In the state above mine, cigarettes due to lower state taxes were about 15% cheaper 15 years ago so often people close to the border would stock up and buy for others as well. Soon many truckies would buy box loads of a few thousand pack and resell them for a bit of cash. Eventually it progressed to a f/time business with $1.00 a pack x 100,000 packs was a nice cash earner for the professionals. A fellow student in college was an investigator with the government and often told me of the busts they made with delivery vans coming over the border.
                "Keep your friends close and your enemies even closer" Sun Tzu


                • #9
                  OMG is pretty much,right.I have driven otr and local since 1999.But I still have an armed/unarmed security license, for back up. Like now, when there's no current local driving jobs. U forgot the part where u get a 1000mile trip overnight, and if u are late, the dispatcher then gives u a 500mile run and 3 days to get there. Or u won't run illegal,they can't find u a load to get u home . Or when u tell a DOT officer, the company is making u run illegal... they say there's nothing they can do. But if u run illegal DOT fines u hefty.A car once pulled out in front of me,i locked the brakes,the load shifted a few states later ot a 837 dollar overweight ticket. every driving job, accident or few weeks off requires a drug test. u forgot the cops waking u up at a rest area while abiding by the laws, and sleeping. or trying to comply by the laws but all truckstop parking is taken.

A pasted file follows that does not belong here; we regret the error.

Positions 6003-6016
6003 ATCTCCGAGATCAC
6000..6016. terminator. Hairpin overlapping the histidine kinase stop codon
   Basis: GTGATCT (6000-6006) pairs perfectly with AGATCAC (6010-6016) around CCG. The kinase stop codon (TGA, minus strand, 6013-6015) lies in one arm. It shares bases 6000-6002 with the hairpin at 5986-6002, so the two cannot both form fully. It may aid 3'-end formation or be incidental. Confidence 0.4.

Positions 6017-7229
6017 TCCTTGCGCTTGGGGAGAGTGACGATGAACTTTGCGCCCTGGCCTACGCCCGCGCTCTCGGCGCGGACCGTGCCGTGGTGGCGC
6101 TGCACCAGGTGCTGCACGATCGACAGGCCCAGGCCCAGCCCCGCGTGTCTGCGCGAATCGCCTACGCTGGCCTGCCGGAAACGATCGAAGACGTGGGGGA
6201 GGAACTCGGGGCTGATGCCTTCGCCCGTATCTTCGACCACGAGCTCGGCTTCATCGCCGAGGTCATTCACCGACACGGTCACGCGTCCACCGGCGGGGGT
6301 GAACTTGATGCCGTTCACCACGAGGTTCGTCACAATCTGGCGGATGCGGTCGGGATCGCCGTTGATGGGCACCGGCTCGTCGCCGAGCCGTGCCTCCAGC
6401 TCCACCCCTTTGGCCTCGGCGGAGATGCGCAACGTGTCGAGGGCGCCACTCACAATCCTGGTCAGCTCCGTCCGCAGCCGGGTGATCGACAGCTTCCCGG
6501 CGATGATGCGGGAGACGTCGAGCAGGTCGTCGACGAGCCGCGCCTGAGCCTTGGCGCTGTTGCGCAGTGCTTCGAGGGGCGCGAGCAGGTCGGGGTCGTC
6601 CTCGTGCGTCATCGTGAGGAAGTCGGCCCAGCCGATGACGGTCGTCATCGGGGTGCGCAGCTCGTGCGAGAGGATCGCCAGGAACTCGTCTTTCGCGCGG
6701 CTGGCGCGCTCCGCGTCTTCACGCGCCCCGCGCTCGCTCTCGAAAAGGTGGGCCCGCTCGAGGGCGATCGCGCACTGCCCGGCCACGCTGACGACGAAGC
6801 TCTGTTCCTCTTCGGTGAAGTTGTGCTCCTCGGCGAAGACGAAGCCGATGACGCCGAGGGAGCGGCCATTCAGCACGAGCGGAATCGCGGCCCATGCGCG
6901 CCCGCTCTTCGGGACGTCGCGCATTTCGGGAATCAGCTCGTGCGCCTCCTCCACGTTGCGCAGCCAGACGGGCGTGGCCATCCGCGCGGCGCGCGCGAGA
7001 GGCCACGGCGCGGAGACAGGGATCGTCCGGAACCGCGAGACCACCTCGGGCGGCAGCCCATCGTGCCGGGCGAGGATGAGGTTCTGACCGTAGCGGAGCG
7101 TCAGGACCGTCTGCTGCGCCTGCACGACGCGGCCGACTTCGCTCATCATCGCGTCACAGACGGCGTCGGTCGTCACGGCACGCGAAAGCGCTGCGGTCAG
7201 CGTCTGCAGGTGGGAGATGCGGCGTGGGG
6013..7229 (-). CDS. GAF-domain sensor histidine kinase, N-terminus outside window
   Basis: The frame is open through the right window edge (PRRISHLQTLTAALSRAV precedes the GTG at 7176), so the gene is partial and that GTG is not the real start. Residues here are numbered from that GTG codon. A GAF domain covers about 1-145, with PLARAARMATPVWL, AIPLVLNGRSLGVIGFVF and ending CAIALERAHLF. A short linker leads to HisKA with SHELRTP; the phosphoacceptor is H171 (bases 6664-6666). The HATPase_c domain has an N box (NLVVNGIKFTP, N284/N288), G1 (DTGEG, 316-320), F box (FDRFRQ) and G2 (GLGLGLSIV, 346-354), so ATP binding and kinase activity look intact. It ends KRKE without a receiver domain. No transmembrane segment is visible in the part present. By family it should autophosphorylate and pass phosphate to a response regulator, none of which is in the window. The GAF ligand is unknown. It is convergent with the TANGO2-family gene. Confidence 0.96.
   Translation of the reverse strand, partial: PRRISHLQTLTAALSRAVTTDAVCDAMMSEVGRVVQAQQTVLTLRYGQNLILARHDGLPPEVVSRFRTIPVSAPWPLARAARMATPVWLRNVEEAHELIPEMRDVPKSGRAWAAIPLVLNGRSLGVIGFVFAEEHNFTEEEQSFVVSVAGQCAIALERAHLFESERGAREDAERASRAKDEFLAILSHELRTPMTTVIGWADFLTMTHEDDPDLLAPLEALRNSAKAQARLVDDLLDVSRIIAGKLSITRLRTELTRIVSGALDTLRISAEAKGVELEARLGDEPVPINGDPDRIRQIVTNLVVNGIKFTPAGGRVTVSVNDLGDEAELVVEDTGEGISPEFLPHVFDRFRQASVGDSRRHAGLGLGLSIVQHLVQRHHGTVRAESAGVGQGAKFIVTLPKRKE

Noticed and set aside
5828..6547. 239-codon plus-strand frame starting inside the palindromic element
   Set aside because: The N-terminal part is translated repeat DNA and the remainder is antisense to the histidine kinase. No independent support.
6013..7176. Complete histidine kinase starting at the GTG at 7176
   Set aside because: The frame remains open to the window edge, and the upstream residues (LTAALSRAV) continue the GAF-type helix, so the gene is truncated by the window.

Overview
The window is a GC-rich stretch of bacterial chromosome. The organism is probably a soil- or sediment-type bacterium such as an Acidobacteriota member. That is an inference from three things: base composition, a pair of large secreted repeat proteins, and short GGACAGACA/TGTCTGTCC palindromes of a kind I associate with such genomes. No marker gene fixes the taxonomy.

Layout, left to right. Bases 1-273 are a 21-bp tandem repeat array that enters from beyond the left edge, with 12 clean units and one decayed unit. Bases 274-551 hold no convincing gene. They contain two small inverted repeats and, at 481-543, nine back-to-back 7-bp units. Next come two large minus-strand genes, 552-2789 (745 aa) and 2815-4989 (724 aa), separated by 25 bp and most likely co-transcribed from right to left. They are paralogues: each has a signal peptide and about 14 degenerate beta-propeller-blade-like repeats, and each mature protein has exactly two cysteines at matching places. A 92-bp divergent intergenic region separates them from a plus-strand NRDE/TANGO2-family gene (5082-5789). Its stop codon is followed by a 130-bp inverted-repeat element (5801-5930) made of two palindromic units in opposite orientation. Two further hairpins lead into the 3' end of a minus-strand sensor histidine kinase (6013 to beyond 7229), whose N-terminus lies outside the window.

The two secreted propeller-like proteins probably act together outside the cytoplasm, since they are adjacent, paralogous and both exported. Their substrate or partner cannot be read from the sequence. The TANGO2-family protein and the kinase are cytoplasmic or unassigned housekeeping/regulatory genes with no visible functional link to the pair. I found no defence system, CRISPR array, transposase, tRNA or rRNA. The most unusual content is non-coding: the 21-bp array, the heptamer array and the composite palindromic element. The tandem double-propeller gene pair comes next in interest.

• #10
                    That's why I'm not a trucker even though I have my class A cdl.
                    I got it in 1996 with some help from crst here in the dfw area.

                    The training went fine, the orientation went fine in Oklahoma City.
                    I was assigned a trainer right out of orientation unlike most of my classmates.

                    We ran from OK City to Los Angeles back to West Virginia and back to Ok City in a week.

                    When we got to LA, my trainer was asked if an extra couple pallets could be loaded on the truck.
                    He said it would be pushing 82,000 pounds but do-able.
                    Loaded later that day, we hit the road and crawled up the hill out of LA going east.
                    A while later suspecting an overload, he pulled into a truck stop and catscaled the load and found it at 83,000.
                    He called dispatch and was instructed how to get back to the shipper without hitting the open weigh station on the way back to them.
                    We got back and it was.... "what are you doing back here?"
                    Trainer's response; "They overloaded me!"

                    At this point a whole day of driving is down the drain on a tight schedule.
                    The shipper unloaded the overload and rebalanced the rest of the load in the trailer.
                    This time it was my turn to drive and I took us out of California going east.
                    The truck made it up the hill in 6th gear this time.

                    Ok, So far not so bad.

                    This is where things started getting bad.
                    We get back to OK City headed east with LA's shipment.
                    No time to stay overnight due to the overload that my trainer got suckered into and had to undo in LA.